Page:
INTERNET-DRAFT Benchmarking Terminology for March 2009 Link-State IGP Data Plane Route Convergence See Also: Route Convergence Stale Forwarding 3.1.4 Route-Specific Convergence Definition: Route Convergence for one or more specific route entries in the FIB in which recovery from the Convergence Event is indicated when data-plane traffic for the flow [Po06] matching that route entry(ies) is routed to the Next-Best Egress Interface. Discussion: When benchmarking convergence, it is sometimes useful to measure the time to converge a single flow [Po06] or group of flows to benchmark convergence time for one or a few route entries in the FIB instead of the entire FIB. Route-Specific Convergence of a flow is externally observable from the data plane when the data plane traffic for that flow is routed to the Next-Best Egress Interface. Measurement Units: N/A Issues: None See Also: Full Convergence Route Convergence Convergence Event 3.1.5 Stale Forwarding Definition: Forwarding of traffic to route entries that no longer exist or to route entries with next-hops that are no longer preferred. Discussion: Stale Forwarding can be caused by a Convergence Event and can manifest as a "black-hole" or microloop that produces packet loss. Stale Forwarding can exist until Network Convergence is completed. Stale Forwarding cannot be observed with a single DUT. Measurement Units: N/A Issues: None See Also: Network Convergence Poretsky, Imhoff [Page 6]

INTERNET-DRAFT Benchmarking Terminology for March 2009 Link-State IGP Data Plane Route Convergence 3.2 Events 3.2.1 Convergence Event Definition: The occurrence of a planned or unplanned event in the network that results in a change in the egress interface of the Device Under Test (DUT) for routed packets. Discussion: Convergence Events include link loss, routing protocol session loss, router failure, configuration change, and better next-hop learned via a routing protocol. Measurement Units: N/A Issues: None See Also: Convergence Packet Loss Convergence Event Instant 3.2.2 Convergence Event Trigger Definition: An action taken by the Tester to produce a Convergence Event. Discussion: The Convergence Event Trigger is introduced by the Tester and may be indicated by link loss, routing protocol session loss, router failure, configuration change, or a better next-hop learned via a routing protocol introduced by the Tester. Measurement Units: N/A Issues: None See Also: Convergence Event Convergence Packet Loss Convergence Recovery Instant Poretsky, Imhoff [Page 7]

INTERNET-DRAFT Benchmarking Terminology for March 2009 Link-State IGP Data Plane Route Convergence 3.2.3 Convergence Event Instant Definition: The time instant that a Convergence Event becomes observable in the data plane. Discussion: Convergence Event Instant is observable from the data plane as the precise time that the device under test begins to exhibit packet loss. The Convergence Event Instant is produced by the Convergence Event Trigger. The Convergence Event Instant always occurs concurrent or subsequent to the Tester introducing the Convergence Event Trigger. Measurement Units: hh:mm:ss:nnn:uuu, where 'nnn' is milliseconds and 'uuu' is microseconds. Issues: None See Also: Convergence Event Convergence Packet Loss Convergence Recovery Instant 3.2.4 Convergence Recovery Instant Definition: The time instant that Full Convergence completion is observed. Discussion: Convergence Recovery Instant is measurable from the data plane as the precise time that the device under test completes Full Convergence. The Convergence Recovery Instant MUST be maintained for an interval of duration equal to the Sustained Convergence Validation Time. Measurement Units: hh:mm:ss:nnn:uuu, where 'nnn' is milliseconds and 'uuu' is microseconds. Issues: None See Also: Sustained Convergence Validation Time Convergence Packet Loss Convergence Event Instant Poretsky, Imhoff [Page 8]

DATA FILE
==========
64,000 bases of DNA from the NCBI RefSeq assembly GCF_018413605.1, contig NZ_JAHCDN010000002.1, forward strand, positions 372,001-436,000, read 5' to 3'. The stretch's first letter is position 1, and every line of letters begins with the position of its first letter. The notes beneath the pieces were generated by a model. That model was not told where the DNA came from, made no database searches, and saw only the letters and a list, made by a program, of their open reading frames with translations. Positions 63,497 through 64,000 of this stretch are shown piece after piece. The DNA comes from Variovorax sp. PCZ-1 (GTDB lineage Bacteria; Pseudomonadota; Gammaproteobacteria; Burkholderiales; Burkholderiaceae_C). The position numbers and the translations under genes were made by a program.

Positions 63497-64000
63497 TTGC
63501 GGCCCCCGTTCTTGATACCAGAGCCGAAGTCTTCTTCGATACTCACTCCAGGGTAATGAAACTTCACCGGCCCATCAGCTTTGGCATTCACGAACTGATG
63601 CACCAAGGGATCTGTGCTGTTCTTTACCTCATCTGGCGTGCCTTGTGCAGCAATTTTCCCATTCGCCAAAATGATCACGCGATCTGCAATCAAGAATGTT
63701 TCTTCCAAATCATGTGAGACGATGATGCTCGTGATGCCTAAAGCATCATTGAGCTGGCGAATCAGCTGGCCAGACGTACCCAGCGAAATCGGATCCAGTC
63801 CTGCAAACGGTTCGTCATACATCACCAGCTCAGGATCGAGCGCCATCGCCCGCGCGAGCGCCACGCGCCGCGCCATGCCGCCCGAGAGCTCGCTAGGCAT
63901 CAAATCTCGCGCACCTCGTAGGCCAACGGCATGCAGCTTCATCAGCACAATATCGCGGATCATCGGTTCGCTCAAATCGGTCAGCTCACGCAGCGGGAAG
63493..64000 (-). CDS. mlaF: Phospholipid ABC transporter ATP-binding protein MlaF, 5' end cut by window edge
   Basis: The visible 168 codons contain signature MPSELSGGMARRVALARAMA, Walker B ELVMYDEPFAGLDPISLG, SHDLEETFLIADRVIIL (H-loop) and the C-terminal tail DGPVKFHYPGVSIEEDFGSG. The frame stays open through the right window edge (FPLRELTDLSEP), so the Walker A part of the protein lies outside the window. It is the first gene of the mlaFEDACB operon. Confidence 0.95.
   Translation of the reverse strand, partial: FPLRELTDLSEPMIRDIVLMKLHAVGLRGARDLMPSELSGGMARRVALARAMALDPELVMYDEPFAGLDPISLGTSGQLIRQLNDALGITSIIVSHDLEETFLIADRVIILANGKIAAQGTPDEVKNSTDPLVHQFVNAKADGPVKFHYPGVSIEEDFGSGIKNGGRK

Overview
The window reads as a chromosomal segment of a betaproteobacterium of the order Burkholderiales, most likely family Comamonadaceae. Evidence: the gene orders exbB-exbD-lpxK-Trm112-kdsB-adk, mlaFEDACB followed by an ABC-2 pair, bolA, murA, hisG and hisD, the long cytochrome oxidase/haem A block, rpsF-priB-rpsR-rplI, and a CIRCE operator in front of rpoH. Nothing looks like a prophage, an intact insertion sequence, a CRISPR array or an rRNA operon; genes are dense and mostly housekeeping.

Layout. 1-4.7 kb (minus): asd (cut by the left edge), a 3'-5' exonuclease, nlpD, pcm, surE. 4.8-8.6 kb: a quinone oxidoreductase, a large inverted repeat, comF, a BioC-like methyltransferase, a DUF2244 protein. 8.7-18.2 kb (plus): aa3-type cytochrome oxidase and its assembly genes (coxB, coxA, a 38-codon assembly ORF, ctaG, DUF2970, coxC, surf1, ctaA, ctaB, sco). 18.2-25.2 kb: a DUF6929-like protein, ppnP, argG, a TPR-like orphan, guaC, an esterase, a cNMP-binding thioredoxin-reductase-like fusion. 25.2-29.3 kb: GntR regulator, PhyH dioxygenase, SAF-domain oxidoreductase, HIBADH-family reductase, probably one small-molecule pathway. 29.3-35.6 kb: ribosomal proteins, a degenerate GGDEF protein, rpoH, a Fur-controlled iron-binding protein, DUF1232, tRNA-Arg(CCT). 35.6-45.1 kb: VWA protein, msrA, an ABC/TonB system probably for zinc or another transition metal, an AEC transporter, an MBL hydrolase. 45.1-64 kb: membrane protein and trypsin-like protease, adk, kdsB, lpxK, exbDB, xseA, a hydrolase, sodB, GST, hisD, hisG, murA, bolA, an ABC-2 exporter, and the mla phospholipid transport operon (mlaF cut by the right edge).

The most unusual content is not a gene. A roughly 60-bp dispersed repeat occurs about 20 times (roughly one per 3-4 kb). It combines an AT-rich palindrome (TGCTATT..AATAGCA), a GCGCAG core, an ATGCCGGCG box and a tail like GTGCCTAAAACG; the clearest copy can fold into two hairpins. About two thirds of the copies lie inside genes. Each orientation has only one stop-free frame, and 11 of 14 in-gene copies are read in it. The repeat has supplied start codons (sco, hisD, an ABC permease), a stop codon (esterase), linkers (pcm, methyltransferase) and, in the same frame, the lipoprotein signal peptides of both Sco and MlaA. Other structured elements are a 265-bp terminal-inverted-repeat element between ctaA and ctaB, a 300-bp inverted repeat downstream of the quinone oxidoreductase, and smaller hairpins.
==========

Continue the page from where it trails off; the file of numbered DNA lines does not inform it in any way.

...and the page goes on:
INTERNET-DRAFT Benchmarking Terminology for March 2009 Link-State IGP Data Plane Route Convergence 3.2.5 First Route Convergence Instant Definition: The time instant a first route entry has converged following a Convergence Event, as observed by receipt of the first packet from the Next-Best Egress Interface. Discussion: The First Route Convergence Instant is an indication that the process to achieve Full Convergence has begun. Any route may be the first to converge for First Route Convergence Instant. Measurement on the data-plane enables the First Route Convergence Instant to be observed without any white-box information from the DUT. Measurement Units: hh:mm:ss:nnn:uuu, where 'nnn' is milliseconds and 'uuu' is microseconds. Issues: None See Also: Route Convergence Full Convergence Stale Forwarding 3.2.6 Convergence Event Transition Definition: A time interval observed following a Convergence Event in which Throughput gradually reduces to a minimum value. Discussion: The Convergence Event Transition is best observed for Full Convergence. The egress packet rate observed during a Convergence Event Transition may not decrease linearly and may not decrease to zero. Both the offered load and the Packet Sampling Interval influence the observations of the Convergence Event Transition. For example, it is possible that if the Convergence Event were to cause the Throughput [Ba91] to drop to zero then this may not be observed if the Packet Sampling Interval is set too high. This is further discussed with the term "Packet Sampling Interval". Measurement Units: seconds Issues: None Poretsky, Imhoff [Page 9]